Morrisons has appointed Sainsbury’s marketer Rachel Eyre as chief customer and marketing officer as it looks to develop “the next generation of retail talent”.
Eyre takes over from Andy Atkinson, who was promoted from group marketing and customer director to group commercial director in February. Reporting into chief executive David Potts, she will join the supermarket chain in 2021 and sit on the executive committee, helping the wider leadership team “respond to Morrisons customers”.
As chief customer and marketing officer, Eyre’s role will encompass customer insight and marketing communications, including advertising, in-store and targeted marketing. She will also oversee the local solutions, customer services and PR teams.
Eyre is currently serving as group head of brand communications and creative across the Sainsbury’s, Argos, Tu and Habitat brands, the latest role in a five-year career at the supermarket. Prior to her current role, Eyre launched Future Brands, Sainsbury’s incubator programme sourcing, creating and onboarding distinctive challenger brands, which has delivered over £200m in incremental and margin-accretive sales since it was launched in 2018.
Speaking to Marketing Week last year, Eyre described how she set up the Future Brands team to chase “entrepreneurial heat” and onboard a variety of exciting challenger brands, with the intention of supercharging Sainsbury’s “distinctive agenda”.
Her career kicked off at Barclays in the wake of a global financial crisis, spanning various roles including vice president of brand expression and chief of staff for brand, reputation, citizenship and marketing.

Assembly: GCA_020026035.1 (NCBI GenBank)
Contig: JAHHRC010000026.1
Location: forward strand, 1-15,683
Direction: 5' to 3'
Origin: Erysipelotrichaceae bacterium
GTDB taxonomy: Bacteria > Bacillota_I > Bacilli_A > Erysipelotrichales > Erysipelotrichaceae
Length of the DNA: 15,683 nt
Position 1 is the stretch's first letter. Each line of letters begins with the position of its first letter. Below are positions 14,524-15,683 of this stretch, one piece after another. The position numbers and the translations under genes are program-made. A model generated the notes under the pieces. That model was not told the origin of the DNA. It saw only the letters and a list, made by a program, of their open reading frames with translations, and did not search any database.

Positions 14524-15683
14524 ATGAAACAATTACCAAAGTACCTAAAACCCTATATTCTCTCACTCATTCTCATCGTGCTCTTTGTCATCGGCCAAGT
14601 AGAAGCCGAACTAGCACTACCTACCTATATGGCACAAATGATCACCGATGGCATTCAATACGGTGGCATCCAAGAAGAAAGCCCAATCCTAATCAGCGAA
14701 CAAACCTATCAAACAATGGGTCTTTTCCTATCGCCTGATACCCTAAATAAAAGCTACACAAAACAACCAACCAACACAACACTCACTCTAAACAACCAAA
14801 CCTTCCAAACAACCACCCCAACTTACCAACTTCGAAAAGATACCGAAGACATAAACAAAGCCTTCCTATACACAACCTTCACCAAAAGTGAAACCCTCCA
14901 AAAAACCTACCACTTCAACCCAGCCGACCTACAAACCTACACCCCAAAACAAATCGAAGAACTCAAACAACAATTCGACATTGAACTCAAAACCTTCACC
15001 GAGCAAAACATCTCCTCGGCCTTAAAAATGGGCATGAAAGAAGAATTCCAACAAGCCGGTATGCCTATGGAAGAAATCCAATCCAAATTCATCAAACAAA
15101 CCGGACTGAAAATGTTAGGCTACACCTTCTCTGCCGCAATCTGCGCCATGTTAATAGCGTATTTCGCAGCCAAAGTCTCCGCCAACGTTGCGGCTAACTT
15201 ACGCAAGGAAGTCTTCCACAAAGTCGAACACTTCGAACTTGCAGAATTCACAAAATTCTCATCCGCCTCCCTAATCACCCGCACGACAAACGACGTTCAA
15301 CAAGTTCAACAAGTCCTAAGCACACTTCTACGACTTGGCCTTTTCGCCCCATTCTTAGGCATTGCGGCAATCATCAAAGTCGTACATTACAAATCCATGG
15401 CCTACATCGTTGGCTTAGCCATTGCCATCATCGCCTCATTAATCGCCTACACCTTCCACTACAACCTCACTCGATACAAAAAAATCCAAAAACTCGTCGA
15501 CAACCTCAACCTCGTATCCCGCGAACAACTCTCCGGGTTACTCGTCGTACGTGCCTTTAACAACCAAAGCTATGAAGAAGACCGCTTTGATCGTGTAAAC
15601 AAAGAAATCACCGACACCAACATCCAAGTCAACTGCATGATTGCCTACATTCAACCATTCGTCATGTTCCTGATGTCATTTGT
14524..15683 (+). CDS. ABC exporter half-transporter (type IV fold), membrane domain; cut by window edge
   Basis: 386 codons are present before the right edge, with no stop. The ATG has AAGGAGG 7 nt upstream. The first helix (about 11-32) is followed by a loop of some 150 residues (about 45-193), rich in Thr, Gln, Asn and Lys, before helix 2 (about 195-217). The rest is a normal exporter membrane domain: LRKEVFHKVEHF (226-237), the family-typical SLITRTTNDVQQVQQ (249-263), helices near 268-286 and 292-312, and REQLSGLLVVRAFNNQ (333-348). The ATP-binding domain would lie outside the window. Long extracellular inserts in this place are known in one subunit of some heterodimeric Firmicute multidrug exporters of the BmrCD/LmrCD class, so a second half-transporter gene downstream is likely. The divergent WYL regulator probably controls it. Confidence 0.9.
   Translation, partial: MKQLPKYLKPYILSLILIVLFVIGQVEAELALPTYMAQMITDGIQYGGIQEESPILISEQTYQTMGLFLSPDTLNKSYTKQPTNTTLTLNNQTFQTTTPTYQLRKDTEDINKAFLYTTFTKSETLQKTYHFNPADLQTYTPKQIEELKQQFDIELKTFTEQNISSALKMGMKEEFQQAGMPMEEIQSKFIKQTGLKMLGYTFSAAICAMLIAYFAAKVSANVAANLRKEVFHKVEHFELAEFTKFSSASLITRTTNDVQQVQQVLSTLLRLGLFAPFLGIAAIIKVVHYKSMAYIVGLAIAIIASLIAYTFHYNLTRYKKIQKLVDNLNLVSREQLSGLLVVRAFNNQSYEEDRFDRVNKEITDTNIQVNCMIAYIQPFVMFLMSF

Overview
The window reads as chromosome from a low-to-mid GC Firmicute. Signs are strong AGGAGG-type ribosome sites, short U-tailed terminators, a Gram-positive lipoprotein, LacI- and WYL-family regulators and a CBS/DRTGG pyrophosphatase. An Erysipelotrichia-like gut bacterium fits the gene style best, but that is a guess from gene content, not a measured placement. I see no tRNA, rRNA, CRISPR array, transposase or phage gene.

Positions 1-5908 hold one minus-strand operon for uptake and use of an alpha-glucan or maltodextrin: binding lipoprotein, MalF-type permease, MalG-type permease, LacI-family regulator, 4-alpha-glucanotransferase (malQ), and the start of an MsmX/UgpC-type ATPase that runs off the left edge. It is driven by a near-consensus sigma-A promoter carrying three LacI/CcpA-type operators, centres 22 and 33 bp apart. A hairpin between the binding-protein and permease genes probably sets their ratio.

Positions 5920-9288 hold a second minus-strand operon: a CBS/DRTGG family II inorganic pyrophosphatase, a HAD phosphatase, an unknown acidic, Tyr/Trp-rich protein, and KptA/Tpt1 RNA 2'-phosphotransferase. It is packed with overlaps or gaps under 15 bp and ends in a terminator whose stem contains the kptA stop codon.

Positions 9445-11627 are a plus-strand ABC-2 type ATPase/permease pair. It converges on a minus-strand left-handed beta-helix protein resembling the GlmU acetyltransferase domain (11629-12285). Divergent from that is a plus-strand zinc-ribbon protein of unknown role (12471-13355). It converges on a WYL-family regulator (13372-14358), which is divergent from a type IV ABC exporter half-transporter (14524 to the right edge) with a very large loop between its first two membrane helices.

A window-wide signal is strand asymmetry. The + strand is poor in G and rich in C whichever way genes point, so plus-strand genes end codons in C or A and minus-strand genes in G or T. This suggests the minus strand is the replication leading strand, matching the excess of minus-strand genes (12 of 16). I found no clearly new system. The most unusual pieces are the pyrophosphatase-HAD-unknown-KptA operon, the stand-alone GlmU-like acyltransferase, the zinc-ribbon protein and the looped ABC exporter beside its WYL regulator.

“Rachel’s appointment is important for Morrisons as we continue to listen carefully to our customers and further improve the shopping trip,” says Potts.
“Rachel has an outstanding record and I am really pleased to be welcoming her into the business. Her appointment represents another step in our plan to develop the next generation of retail talent at Morrisons.”
This is an important time for Morrisons as it attempts to become a “broader, stronger business” after having capitalised on a lockdown boom that saw like-for-like sales rise by 8.7% year on year during the 26 weeks to 2 August.
With online delivery capacity up fivefold, the launch of a food box business and the introduction of a Deliveroo ‘dark kitchen’ at its new-look Manchester Piccadilly store, Morrisons is hoping to maintain this level of innovation in the run-up to Christmas and into 2021.
The supermarket is also putting the focus on in-store customer experience, which it sees as a key differentiator, having cut 3,000 managerial roles and added 7,000 customer-facing positions.
Data suggests its approach is paying off, as the retailer continues to outperform its ‘big four’ rivals. In the 12 weeks to 6 September, Morrisons’ sales rose by 12.9% and its market share increased by 0.2 percentage points to 10.1%, according to Kantar data. By comparison, Tesco grew sales by 10.5%, Sainsbury’s by 8% and Asda by 6.3% during the same period.